By comparing ourselves to other people and trying to make ourselves look better than others, we are boasting. Trying to recommend ourselves, trying to create a self-esteem resume because we are desperate to fill our sense of inadequacy and emptiness. The ego is busy. So busy all the time.
The ego is incredibly busy – in other words, it is always drawing attention to itself. It is incredibly busy trying to fill the emptiness. And it is incredibly busy doing two things in particular – comparing and boasting.
Spiritual pride is the illusion that we are competent to run our own lives, achieve our own sense of self-worth and find a purpose big enough to give us meaning in life without God.
Up until the 20th century, traditional cultures (and this is still true of most cultures in the world) always believed that too high a view of yourself was the root cause of all the evil in the world… Our belief today – and it in deeply rooted in everything – is that people misbehave for lack of self-esteem and because they have too low a view of themselves.
The essence of gospel-humility is not thinking more of myself or thinking less of myself, it is thinking of myself less… True gospel-humility means I stop connecting every experience, every conversation, with myself. In fact, I stop thinking about myself. The freedom of self-forgetfulness. The blessed rest that only self-forgetfulness brings.
A truly gospel-humble person is not a self-hating person or a self-loving person, but a gospel-humble person. The truly gospel-humble person is a self-forgetful person whose ego is just like his or her toes. It just works. It does not draw attention to itself. The toes just work; the ego just works. Neither draws attention to itself.
The self-forgetful person would never be hurt particularly badly by criticism. It would not devastate them, it would not keep them up late, it would not bother them. Why? Because a person who is devastated by criticism is putting too much value on what other people think, on other people’s opinions.
In Christianity, the moment we believe, God imputes Christ’s perfect performance to us as if it were our own, and adopts us into His family. In other words, God can say to us just as He once said to Christ, “You are my Son, whom I love; with you I am well pleased.”
You see, the verdict is in. And now I perform on the basis of the verdict. Because [God] loves me and He accepts me, I do not have to do things just to build up my resume. I do not have to do things to make me look good. I can do things for the joy of doing them. I can help people to help people – not so I can feel better about myself, not so I can fill up the emptiness.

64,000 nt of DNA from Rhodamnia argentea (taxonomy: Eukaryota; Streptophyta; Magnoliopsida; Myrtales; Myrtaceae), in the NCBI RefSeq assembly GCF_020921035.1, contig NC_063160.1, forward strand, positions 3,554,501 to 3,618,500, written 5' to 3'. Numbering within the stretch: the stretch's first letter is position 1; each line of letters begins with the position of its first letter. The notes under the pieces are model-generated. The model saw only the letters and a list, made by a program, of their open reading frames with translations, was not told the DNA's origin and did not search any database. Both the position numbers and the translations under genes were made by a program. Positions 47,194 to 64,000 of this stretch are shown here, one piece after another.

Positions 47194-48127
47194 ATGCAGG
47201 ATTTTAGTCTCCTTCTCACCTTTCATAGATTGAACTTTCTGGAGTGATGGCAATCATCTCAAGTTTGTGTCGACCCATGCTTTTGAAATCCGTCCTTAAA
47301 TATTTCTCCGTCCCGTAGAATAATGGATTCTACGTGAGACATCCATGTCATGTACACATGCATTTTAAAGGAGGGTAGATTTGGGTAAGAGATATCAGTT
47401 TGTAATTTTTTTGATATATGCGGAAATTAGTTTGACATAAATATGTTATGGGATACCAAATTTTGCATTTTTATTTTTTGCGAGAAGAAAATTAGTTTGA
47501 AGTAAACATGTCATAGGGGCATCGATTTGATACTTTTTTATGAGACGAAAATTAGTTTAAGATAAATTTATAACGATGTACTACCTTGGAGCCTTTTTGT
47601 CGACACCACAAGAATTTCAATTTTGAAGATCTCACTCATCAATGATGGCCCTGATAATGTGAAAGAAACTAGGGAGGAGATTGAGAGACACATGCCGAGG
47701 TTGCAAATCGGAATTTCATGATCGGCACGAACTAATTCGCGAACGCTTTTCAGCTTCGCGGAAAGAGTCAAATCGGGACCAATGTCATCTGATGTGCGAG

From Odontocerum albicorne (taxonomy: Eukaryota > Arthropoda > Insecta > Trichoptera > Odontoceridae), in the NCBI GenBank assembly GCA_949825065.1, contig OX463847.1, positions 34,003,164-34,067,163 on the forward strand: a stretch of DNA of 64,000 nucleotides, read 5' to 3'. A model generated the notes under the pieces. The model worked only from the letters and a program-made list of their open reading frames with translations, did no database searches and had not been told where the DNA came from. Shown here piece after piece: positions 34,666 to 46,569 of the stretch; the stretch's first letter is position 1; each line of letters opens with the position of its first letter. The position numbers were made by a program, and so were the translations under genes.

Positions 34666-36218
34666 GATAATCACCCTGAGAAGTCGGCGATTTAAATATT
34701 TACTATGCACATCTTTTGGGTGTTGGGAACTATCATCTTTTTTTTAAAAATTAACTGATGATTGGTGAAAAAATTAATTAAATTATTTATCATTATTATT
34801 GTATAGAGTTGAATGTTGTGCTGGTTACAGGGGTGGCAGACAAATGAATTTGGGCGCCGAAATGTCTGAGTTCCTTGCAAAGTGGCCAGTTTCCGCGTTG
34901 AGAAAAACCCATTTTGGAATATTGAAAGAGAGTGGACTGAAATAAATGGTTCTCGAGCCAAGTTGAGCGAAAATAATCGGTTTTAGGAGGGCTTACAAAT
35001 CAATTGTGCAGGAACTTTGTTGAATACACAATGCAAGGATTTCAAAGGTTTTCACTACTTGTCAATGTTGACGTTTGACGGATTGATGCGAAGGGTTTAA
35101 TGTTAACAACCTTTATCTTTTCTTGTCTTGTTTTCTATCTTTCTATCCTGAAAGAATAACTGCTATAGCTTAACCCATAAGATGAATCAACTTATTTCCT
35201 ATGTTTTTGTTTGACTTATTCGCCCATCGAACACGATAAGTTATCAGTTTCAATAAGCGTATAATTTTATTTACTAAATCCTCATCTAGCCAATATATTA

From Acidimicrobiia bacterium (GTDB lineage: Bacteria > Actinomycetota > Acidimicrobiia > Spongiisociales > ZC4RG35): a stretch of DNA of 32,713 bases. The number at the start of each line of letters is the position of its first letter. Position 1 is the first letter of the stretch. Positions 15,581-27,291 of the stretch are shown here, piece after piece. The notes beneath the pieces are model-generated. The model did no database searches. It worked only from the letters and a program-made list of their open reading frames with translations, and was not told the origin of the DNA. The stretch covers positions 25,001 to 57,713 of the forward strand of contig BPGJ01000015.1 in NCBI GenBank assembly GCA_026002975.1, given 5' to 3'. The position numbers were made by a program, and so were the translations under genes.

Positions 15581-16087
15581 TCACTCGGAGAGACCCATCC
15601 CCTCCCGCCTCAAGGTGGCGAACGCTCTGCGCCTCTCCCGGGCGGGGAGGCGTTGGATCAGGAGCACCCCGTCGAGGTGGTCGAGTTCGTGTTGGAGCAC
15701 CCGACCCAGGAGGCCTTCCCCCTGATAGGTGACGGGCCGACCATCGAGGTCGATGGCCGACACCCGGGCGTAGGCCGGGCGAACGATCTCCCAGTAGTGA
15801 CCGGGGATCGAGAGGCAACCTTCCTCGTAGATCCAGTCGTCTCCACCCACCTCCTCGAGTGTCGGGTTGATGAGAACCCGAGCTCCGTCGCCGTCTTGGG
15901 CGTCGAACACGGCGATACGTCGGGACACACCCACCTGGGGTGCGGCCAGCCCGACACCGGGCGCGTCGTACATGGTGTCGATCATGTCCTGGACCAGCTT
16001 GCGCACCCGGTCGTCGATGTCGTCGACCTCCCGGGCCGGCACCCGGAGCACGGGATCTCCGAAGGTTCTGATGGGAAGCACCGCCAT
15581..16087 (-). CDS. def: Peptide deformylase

The secret to freedom from enslaving patterns of sin is worship. You need worship. You need great worship. You need weeping worship. You need glorious worship. You need to sense God’s greatness and to be moved by it — moved to tears and moved to laughter — moved by who God is and what He has done for you. And this needs to be happening all the time.
The Bible defines sin as craving something more than God. Sin is making something more important than God.
You know you are an addict when you are trying to escape your distress with the very thing that brought you your distress. And when you are in that spiral, you are stuck forever.
You know how addiction works. It starts like this: There’s some kind of disappointment or distress in your life. As a result you choose to deal with that distress with an agent; it might be sex, it might be drugs, it might be alcohol. The agent promises transcendence. The agent promises freedom, a sense of being in control, a sense of being above all this, a sense of being liberated, a sense of escape. And so you do it. But when you do it, when you take the addicting agent as a way of dealing with life, the trap is set.
If Jesus, the Lord of Love and Author of Grace spoke about hell more often, and in a more vivid, blood-curdling manner than anyone else, it must be a crucial truth.
Work is so foundational to our makeup that it is one of the few things we can take in significant doses without harm. Indeed, the Bible does not say we should work one day and rest six, or that work and rest should be balanced evenly – but directs us to the opposite ration. Leisure and pleasure are great goods, but we can only take so much of them. If you ask people in nursing homes or hospitals how they are doing, you will often heart that their main regret is that they wish they had something to do, some way to be useful to others.